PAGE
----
Peter Sinn Nachtrieb’s “The Totalitarians” has received much critical praise for its farcical take on modern-day democracy in America. Set in Nebraska, where the candidate for lieutenant governor is something of a cross between Sarah Palin and Michelle Bachmann (with perhaps a touch of malaprop-inclined George W. Bush thrown in), the play is riotous until it isn’t. Call it a dark comedy, with the emphasis on dark. It opened last weekend at Capital Stage, ably directed by Peter Mohrmann.
Mr. Mohrmann, a co-founder of this excellent theatrical organization, does the best he can with the bizarre material Mr. Nachtrieb provides in the form of the script, which, in our view, tries to do too much with too little. The too much includes what must be intended as satiric commentary on the sad state of electoral politics in the second decade of the new millennium and the very real issue of how to balance personal ethics and commitment to one’s spouse with raw ambition in a political career. Throw in a few direct jabs at homophobia and the power of money in politics and you have the makings of a theatrical version of “House of Cards.” Comparisons to HBO’s hilarious “Veep,” however, aren’t apt. That show is too real to qualify as the all-out farce Mr. Nachtrieb is after.
The too little is the cast of characters, which Mr. Nachtrieb has limited to four, with each burdened with representing and speaking to the many ideas noted above in the space of two acts. And it doesn’t help that some of the action is intended to be just gross-out funny, which it is, without really serving any of the ideas the playwright seems to want to push, or that the play’s single-most coherent message is delivered all too abruptly in its last scene.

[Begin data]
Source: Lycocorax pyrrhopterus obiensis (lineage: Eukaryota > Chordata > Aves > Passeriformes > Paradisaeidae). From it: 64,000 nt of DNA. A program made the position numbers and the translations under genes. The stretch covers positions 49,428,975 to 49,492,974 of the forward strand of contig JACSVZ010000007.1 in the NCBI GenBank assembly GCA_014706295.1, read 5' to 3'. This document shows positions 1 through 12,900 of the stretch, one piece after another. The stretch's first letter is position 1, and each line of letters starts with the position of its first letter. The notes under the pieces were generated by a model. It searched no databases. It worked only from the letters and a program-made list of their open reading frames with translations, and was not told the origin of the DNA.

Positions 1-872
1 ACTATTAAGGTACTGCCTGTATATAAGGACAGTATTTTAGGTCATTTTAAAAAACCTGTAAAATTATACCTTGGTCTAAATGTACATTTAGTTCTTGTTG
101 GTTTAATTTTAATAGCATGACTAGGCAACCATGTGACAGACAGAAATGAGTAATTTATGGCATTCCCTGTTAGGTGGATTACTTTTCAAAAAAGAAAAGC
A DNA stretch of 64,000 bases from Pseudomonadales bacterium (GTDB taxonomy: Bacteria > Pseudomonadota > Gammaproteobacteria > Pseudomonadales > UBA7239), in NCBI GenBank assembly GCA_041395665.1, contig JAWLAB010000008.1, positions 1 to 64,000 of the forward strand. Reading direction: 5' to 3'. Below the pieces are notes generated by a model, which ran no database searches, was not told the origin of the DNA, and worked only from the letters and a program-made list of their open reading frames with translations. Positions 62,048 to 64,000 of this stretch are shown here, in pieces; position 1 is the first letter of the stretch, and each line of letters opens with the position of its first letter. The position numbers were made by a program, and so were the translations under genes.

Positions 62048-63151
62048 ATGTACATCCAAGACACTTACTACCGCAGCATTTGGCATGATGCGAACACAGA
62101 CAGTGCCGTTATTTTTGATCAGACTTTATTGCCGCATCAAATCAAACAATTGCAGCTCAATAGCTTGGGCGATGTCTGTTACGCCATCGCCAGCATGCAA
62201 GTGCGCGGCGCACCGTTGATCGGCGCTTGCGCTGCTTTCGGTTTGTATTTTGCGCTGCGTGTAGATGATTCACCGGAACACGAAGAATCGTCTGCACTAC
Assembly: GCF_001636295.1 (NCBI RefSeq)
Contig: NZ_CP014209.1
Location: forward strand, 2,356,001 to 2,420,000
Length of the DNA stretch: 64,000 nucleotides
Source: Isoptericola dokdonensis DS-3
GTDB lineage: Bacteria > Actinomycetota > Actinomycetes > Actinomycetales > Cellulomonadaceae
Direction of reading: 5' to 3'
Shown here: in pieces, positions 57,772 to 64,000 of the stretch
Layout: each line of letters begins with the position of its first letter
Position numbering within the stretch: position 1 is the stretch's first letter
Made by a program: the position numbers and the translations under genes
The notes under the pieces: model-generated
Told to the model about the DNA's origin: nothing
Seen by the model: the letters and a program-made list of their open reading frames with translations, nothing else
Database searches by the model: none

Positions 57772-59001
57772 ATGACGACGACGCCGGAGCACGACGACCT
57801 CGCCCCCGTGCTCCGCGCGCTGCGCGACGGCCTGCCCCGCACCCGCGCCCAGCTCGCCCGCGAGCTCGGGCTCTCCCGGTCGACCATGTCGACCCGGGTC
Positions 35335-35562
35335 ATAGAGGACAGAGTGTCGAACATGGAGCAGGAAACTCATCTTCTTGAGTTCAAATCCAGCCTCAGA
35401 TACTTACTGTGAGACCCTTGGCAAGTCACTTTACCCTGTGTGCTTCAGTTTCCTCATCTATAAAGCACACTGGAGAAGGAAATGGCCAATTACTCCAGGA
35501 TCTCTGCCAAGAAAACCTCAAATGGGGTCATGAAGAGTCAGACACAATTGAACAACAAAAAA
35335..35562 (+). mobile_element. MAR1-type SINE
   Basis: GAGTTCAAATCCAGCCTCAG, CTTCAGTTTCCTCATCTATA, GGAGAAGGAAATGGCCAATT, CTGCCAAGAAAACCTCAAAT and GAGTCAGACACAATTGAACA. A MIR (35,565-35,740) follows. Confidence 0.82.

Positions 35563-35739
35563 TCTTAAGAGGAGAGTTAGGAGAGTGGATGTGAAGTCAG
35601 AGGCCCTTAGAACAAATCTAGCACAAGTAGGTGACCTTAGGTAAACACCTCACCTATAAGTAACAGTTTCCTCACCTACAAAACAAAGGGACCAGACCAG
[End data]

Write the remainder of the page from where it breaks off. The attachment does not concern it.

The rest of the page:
All that said, this production of the play provides for a fun theatrical experience, primarily because Jamie Jones’s portrayal of the candidate (Penelope Easter) is just plain hilarious. It could even be labelled “over the top,” but that undoubtedly is what the script calls for, and Ms. Jones definitely delivers it. She is that scary/funny combination of dim-witted and ambitious, media-savvy and vacuous, amoral and ruthless. In these respects, she may strike some as resembling a current presumptive nominee for president, but that comparison was presumably not intended by Mr. Nachtrieb, as the play was written before that particular candidate began his campaign.
The other members of the cast more than hold their own against Ms. Jones’s bravura performance. As the ambitious speech writer/campaign manager, Kelley Ogden makes her character readily identifiable and believable. Her scenes with her husband are compelling when viewed without the comic overlay the script requires. In them, she shows a flair for the dramatic that the script, regrettably, doesn’t really provide until that last scene.
The two male roles are less impressive, but Cassidy Brown, as the husband, and Casey Worthington, as the young would-be revolutionary, more than hold their own in their portrayals.
Mr. Mohrmann keeps things hopping with quick shifts of the focus from one scene to the next. Stephen Decker designed the set and served as technical director. Ron Madonia handled the lighting, and Ed Lee supplied the bumper music between scenes, which was appropriate in every instance. Rebecca Redmond was responsible for the costumes (especially for the garish outfits provided for Ms. Jones’s character).
As funny as “Totalitarians” is, it must also be said that its dialogue is raw and its action (especially in the second act) violent, probably with enough of each to make some uncomfortable. But, then, this organization has never let those kinds of considerations get in the way of a unique theatrical experience. For all its shortcomings, this play more than measures up to that standard.
“The Totalitarians” continues in production at the Capital Stage Theater through July 24. Tickets and information are available at the theater box office (2215 J Street), by phone (916-995-5464) or online (capstage.org).